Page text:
The items in this online exhibition evoke the stories of American women through the ages.
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Great Southeast Lesbian Conference t-shirt, 1975

Photo by Kevin Grady/Radcliffe Institute

Photo by Kevin Grady/Radcliffe Institute


T-shirts are a means of self-expression, a way to share one’s sociopolitical views, sexuality, sense of humor, and/or favorite bands with strangers and potential friends. Sometimes, as in this case, T-shirts are memorabilia of underdocumented occasions, all that’s left to testify to their having taken place. There is little written about the Great Southeast Lesbian Conference, held in May 1975 in Atlanta and sponsored by the Atlanta Lesbian Feminist Alliance. This simple item not only affirms its existence, but illuminates the playful and celebratory side of the event.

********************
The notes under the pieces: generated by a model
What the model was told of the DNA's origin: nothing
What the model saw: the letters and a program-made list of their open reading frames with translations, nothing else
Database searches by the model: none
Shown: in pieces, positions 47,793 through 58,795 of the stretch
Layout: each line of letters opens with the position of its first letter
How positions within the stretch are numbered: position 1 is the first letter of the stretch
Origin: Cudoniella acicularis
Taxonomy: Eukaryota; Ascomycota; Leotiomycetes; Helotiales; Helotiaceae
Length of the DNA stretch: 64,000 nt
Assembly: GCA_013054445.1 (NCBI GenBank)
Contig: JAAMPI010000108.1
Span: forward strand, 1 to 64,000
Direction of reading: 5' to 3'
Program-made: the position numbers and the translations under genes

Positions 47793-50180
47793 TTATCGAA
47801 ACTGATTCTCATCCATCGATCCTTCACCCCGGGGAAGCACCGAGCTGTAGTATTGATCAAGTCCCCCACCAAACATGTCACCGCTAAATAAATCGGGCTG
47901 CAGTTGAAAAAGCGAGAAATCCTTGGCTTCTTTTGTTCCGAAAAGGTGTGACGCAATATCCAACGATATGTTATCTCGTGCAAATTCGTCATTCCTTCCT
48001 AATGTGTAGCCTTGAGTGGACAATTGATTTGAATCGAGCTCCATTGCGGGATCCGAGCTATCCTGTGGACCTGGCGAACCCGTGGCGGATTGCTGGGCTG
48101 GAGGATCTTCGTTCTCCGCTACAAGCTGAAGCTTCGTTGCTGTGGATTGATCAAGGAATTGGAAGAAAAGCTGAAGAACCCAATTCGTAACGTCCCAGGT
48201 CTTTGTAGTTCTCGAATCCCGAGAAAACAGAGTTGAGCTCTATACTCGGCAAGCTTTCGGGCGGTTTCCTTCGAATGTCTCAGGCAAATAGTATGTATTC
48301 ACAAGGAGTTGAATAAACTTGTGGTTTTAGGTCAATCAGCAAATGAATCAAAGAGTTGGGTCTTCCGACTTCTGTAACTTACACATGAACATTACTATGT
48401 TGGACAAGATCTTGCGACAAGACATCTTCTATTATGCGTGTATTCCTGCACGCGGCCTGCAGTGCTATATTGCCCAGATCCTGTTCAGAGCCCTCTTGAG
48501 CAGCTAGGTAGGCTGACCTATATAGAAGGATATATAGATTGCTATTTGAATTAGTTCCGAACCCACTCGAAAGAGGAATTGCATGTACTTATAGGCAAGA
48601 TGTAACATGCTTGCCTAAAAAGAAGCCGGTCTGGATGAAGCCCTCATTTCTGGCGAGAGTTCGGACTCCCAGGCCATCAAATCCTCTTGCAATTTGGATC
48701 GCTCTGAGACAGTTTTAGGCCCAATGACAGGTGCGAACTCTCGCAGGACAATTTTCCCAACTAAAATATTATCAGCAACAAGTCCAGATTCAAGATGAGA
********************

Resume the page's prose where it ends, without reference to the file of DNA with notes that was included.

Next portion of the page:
As screen-printing technology became cheaper and more accessible through the middle of the 20th century, T-shirts—inexpensive, easy to clean, unisex, and comfortable to wear—emerged as a popular souvenir for concerts and conferences. Other T-shirts in the Library’s collection include many bearing feminist slogans; some printed for political campaigns, marches, and women’s music festivals; and several worn by the Radcliffe crew team.

Charlotte Bunch Papers

Catalog record:


Learn more:

See the Schlesinger Library's research guide on LGBTQ-related topics.

Heather Min